During day one of the 2021 Waste Management Sustainability Forum, speakers from Project Drawdown, the National League of Cities, nongovernmental organizations, and corporate representatives spoke on the future of sustainability and the necessity to reduce greenhouse gas emissions.
The first day of the Waste Management Sustainability Forum centered around the notion of emerging out of a global crisis—particularly the importance of maintaining empowerment through feelings of hopelessness. The panel discussed how cities, NGO’s and other large-scale companies can work together towards solving the climate crisis. Beginning with words from Executive Director of Project Drawdown, Dr. Jonathan Foley, panelists spoke about achieving Drawdown—which is a period of time in which greenhouse gases in the atmosphere stop rising, and instead begin to consistently decline. Project Drawdown is a nonprofit organization that provides climate resources and solutions to anyone who needs them.
After touching on reducing emissions through twenty-first century technology—along with supporting nature and ecosystems that naturally reduce CO2 concentrations in the atmosphere—Dr. Foley reiterated that there is time to build a sustainable future. But even still, there’s also a dire need for more wide scale collaboration in order to address the urgency of climate change.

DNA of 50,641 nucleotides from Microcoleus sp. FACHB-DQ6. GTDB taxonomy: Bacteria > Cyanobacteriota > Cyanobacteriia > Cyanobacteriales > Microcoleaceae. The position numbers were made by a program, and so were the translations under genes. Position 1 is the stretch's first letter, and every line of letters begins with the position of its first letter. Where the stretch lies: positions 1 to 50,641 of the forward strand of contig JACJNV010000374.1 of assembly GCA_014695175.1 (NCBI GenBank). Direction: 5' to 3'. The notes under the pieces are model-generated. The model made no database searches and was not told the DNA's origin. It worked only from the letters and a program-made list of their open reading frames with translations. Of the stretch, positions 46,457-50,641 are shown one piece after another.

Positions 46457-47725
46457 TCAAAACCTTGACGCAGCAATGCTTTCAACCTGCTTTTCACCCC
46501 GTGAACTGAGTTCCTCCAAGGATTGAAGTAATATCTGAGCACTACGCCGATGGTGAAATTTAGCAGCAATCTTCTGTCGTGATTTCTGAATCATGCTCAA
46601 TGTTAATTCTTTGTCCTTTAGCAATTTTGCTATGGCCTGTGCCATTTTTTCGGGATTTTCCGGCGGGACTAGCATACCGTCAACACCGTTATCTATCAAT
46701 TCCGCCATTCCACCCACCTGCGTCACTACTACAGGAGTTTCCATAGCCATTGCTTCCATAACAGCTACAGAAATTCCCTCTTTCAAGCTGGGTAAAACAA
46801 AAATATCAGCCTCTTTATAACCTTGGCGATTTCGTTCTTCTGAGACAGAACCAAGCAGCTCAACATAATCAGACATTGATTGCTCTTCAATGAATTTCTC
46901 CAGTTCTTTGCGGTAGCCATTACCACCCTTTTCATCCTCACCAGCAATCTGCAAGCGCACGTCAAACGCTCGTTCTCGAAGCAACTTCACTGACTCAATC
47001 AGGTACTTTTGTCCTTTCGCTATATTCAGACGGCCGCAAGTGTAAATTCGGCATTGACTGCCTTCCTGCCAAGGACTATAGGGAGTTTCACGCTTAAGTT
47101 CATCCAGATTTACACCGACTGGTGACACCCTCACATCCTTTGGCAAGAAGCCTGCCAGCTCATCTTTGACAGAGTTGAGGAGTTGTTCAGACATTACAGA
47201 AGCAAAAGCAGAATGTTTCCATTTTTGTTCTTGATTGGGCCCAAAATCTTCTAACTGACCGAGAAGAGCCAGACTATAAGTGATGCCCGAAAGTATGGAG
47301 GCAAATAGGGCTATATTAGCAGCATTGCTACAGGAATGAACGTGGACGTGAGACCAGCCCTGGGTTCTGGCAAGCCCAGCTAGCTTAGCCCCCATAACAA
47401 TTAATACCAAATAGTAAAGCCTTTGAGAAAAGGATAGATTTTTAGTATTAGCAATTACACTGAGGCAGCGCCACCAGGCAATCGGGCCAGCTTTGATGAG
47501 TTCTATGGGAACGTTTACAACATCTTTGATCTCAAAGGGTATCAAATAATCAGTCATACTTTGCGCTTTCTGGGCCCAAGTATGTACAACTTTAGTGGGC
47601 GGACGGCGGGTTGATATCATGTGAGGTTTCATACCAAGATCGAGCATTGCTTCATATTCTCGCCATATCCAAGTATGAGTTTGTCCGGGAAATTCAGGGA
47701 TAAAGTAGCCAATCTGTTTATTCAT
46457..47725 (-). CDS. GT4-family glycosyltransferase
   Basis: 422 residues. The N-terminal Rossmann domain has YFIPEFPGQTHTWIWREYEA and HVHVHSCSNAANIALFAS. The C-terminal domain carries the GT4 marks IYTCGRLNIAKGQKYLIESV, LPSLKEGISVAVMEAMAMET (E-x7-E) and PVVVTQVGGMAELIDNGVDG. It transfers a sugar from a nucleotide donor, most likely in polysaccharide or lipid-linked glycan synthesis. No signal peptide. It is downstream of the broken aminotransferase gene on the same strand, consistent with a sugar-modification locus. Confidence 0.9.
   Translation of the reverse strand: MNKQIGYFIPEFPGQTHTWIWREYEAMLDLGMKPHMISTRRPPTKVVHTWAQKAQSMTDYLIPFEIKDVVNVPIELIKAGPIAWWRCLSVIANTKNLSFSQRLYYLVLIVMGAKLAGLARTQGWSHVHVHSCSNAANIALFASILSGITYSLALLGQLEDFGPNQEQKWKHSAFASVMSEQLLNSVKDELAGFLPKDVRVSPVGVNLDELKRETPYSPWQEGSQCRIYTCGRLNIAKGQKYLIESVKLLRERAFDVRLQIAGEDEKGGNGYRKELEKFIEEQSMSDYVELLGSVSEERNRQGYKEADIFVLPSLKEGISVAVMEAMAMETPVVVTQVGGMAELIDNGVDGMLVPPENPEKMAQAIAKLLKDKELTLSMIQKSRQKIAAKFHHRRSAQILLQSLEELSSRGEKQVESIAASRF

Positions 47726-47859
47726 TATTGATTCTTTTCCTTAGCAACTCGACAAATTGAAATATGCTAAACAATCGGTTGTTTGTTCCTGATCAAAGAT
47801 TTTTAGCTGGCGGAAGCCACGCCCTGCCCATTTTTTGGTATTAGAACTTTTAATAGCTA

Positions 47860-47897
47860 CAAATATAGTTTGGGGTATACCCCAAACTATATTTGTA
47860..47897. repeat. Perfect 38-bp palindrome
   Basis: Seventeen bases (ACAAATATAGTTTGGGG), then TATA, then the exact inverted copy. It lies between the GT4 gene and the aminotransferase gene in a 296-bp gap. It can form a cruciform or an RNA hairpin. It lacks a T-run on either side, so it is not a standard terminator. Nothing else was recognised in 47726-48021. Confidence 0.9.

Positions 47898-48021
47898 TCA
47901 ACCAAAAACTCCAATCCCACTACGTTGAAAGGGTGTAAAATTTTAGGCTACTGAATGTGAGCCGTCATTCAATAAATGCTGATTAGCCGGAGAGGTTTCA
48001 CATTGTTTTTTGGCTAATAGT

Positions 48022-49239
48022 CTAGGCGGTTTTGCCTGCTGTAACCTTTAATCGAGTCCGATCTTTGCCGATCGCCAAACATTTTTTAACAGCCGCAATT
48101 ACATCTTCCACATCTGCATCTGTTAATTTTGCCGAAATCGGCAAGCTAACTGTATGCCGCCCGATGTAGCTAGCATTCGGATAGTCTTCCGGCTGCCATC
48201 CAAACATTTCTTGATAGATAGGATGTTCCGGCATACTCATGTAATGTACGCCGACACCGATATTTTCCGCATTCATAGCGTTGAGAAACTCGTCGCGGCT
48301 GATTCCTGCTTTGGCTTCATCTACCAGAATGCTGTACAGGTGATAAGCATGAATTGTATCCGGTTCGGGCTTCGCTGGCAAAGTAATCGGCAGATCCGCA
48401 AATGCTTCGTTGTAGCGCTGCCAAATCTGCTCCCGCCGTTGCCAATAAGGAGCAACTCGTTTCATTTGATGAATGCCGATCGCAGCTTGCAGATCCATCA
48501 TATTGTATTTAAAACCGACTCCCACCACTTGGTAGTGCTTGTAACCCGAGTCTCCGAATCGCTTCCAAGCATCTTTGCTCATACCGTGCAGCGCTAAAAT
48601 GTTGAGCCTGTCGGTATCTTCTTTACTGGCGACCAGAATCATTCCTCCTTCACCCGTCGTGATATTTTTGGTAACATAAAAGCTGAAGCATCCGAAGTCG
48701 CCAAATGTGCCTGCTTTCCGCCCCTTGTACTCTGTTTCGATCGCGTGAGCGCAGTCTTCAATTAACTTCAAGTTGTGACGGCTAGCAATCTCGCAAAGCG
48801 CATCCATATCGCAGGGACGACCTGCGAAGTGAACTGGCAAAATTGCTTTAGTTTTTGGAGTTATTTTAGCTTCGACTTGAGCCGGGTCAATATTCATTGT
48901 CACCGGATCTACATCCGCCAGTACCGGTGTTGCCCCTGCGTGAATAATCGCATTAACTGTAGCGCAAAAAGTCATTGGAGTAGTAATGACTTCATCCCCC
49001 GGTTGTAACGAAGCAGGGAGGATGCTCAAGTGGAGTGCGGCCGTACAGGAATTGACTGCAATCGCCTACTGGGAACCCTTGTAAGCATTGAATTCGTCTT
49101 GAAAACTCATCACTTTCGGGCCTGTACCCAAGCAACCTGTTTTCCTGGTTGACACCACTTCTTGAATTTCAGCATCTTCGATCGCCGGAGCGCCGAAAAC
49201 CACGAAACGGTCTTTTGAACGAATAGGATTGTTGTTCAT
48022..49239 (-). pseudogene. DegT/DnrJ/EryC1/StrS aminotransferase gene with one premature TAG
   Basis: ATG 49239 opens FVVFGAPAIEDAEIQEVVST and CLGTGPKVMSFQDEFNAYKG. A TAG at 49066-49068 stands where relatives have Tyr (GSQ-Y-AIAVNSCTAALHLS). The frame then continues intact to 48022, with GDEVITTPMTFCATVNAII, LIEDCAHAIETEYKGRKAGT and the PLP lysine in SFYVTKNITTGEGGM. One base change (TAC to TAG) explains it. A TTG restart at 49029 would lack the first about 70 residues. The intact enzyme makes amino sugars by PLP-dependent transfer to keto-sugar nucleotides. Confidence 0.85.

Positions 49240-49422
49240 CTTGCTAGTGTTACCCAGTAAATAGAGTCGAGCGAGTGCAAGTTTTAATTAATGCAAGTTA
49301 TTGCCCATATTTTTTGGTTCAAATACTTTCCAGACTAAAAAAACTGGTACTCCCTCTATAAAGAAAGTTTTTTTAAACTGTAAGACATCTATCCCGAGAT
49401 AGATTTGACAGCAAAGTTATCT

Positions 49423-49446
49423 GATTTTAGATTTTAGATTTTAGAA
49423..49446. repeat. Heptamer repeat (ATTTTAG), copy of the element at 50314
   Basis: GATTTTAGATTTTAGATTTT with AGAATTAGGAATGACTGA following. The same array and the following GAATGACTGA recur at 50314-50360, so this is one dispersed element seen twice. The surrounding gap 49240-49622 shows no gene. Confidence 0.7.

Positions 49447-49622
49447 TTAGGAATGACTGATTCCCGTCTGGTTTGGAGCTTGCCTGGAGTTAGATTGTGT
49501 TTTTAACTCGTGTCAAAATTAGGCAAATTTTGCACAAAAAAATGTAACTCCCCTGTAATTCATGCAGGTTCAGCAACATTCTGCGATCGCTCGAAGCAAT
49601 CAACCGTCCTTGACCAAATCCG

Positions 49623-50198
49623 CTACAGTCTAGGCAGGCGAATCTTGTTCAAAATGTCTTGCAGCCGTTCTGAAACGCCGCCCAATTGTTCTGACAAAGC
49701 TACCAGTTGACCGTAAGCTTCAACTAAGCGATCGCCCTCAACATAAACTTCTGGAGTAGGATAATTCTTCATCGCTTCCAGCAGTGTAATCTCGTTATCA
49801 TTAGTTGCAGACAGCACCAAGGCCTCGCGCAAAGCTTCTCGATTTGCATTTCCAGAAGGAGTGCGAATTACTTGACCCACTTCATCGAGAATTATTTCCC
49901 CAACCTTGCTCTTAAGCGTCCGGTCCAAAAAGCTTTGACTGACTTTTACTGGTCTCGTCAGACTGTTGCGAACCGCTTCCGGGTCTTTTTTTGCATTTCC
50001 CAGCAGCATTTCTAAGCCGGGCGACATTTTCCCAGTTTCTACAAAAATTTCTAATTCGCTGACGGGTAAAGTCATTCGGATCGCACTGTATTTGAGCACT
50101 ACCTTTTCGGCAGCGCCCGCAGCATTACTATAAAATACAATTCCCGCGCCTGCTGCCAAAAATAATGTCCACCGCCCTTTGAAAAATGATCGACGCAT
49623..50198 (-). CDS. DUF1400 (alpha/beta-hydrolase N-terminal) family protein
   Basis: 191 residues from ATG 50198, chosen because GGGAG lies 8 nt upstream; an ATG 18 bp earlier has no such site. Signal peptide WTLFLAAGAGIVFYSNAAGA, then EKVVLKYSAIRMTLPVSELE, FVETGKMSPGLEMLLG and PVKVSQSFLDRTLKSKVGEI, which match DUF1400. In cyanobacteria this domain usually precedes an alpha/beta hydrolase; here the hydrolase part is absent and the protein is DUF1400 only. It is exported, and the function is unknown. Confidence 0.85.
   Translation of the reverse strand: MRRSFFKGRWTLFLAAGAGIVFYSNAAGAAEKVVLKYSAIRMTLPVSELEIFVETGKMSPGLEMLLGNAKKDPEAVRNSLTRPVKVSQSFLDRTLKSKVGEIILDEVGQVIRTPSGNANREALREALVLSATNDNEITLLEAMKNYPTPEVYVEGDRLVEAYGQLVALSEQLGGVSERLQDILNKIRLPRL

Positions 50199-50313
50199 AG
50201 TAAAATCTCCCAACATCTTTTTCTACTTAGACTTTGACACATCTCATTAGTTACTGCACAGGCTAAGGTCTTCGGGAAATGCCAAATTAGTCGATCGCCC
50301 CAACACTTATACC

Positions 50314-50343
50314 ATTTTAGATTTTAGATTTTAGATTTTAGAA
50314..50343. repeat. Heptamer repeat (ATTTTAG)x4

Since nearly 50% of greenhouse gas emissions come from electricity and food production, it’s crucial that all facets of consumerism collaborate globally to create a sustainable future.
Rachel Goldstein, the U.S. Public Policy Director of Mars, Inc., spoke on the importance of a sustainable supply chain regarding packaging and sourcing ingredients, like cocoa and palm, to cause less deforestation. The Chief Sustainability Officer and Vice President of Nestle Waters, David Tulauskas, noted that Nestle Waters provides each water bottle with a QR code that shares the story of the packaging, which incentivizes consumers to engage with the process of plastic production.
One of the largest takeaways from the discussion was the importance of federal policy in mediating the climate crisis. As witnessed in 2020, the planet struggled with hurricanes and fires that were damaging to communities across the globe. Without federal policy intervening in corporations, cities, and NGO’s, it’s hard to mitigate the consequences of pollution while also holding large corporations accountable for the pollutants they create.
The emphasis on large-scale collaboration is an important one, as the process of achieving Drawdown calls for an ‘all hands on deck’ approach. As the climate crisis is dangerously intertwined with racism, classism, and other socioeconomic factors, panel speakers emphasized that focusing on sustainability creates a space to confront other social issues too.
For more information, visit www.wm.com.